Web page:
An Important Technique For A Handloader To Learn.
Cartridge brass is about 70-percent copper and 30-percent zinc, a relatively low-cost alloy that’s easily softened (annealed) by heating or hardened by “working” to enhance certain characteristics. The relatively thick head of the case is left work-hardened after manufacturing to contain pressures, but the front end of the case is annealed to remain more flexible. This flexibility helps the neck hold a bullet firmly, and also allows the thin walls of the case to expand during firing, sealing the chamber against gas blowback, then contract slightly after pressure drops to allow extraction.
This flexibility also allows rifle addicts to create new cartridges. If the rifle’s chamber is reamed larger, the brass case will expand to fit the new chamber. This fireforming is usually connected with wildcat rounds, with steeper shoulder angles and less-tapered bodies capable of holding more powder. But blowing-out brass has also created new factory rounds: The .300 Weatherby Magnum is an improved version of the .300 Holland & Holland, and Nosler recently legitimized the .280 Ackley Improved, a popular wildcat (see February 2013 issue). Sometimes fireforming can also be used to turn cheaper factory cases into other factory cases that might be scarce or expensive, so any avid handloader should be familiar with various fireforming techniques, as well as potential problems.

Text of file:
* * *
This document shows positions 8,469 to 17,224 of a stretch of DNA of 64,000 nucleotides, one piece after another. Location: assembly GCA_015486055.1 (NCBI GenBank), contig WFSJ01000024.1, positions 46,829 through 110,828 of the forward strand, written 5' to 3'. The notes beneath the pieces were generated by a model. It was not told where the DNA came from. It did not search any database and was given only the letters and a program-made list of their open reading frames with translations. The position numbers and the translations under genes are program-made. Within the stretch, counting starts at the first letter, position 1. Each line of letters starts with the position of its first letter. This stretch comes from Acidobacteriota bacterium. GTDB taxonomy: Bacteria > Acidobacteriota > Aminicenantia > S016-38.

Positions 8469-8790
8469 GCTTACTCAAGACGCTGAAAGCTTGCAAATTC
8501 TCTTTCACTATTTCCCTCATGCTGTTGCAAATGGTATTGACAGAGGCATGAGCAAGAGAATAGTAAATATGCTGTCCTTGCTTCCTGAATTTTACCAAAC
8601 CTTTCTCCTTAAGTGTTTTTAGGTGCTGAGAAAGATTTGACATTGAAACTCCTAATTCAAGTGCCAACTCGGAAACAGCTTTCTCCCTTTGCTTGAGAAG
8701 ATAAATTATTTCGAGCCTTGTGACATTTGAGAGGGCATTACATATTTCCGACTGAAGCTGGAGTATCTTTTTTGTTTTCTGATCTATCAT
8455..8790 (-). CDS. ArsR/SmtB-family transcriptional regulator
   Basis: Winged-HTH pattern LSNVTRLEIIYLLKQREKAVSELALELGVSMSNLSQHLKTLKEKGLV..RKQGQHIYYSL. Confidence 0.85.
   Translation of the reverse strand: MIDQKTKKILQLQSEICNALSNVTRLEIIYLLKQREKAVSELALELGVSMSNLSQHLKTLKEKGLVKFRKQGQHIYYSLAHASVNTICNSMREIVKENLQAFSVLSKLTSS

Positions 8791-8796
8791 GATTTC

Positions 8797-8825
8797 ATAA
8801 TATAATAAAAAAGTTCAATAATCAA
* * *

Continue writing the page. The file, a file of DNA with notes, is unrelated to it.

The biggest problem is maintaining headspace. A slight amount of excess headspace results in case stretching, or even separation near the case’s head. Rimmed and belted brass can be fired without any worries, but the firing pin can drive rimless brass a little too far into the new chamber, shortening the head-to-shoulder distance.
Most rifles re-barreled to improved rimless cases have the chamber set up for a slight crush-fit with factory brass. New cases have a slight radius between the neck and shoulder, just enough to help maintain this crush-fit against the firing pin’s blow. If your rifle’s set up this way, all you have to do is fire factory ammo or full-pressure handloads in new brass, and the improved cases will come from the chamber perfectly formed.
Many handloaders, however, are tempted to save money by using reduced loads to fireform cases, often combined with cheaper cast bullets. But if pressure isn’t near the SAAMI maximum for the parent round, the case heads might not be driven back firmly into the bolt face, and some cases can still end up with a slight amount of excess headspace, even with a crush-fit chamber.
Unless you plan to segregate cases for use with reduced loads and/or cast bullets, fireform with a full-power load using jacketed bullets. Since we’re handloaders anyway, most of us will fire handloaded new brass, and a maximum load for the parent case will guarantee complete expansion of the improved case.
The most enjoyable way to fireform a bunch of brass is prairie dog shooting (above). Rimless cases like the .35 Whelen (below, left) need to either firmly “crush-fit” in an improved chamber, or have the bullet seated out to firmly meet the rifling to properly fireform. Rimmed or belted brass can simply be chambered and fired, as Roy Weatherby did when transforming the .300 H&H into the .300 Weatherby Magnum (right).
New Brass best
It’s not absolutely necessary to use new brass, but it works best for a couple of reasons. First, firing work-hardens brass, especially the thinner body and neck. If the brass has been fired more than once or maybe twice, it can crack during fireforming. (Work-hardening is also why it’s a good idea to anneal brass after fireforming, since the extra stretching to fill the new chamber walls work-hardens brass even more than normal firing.)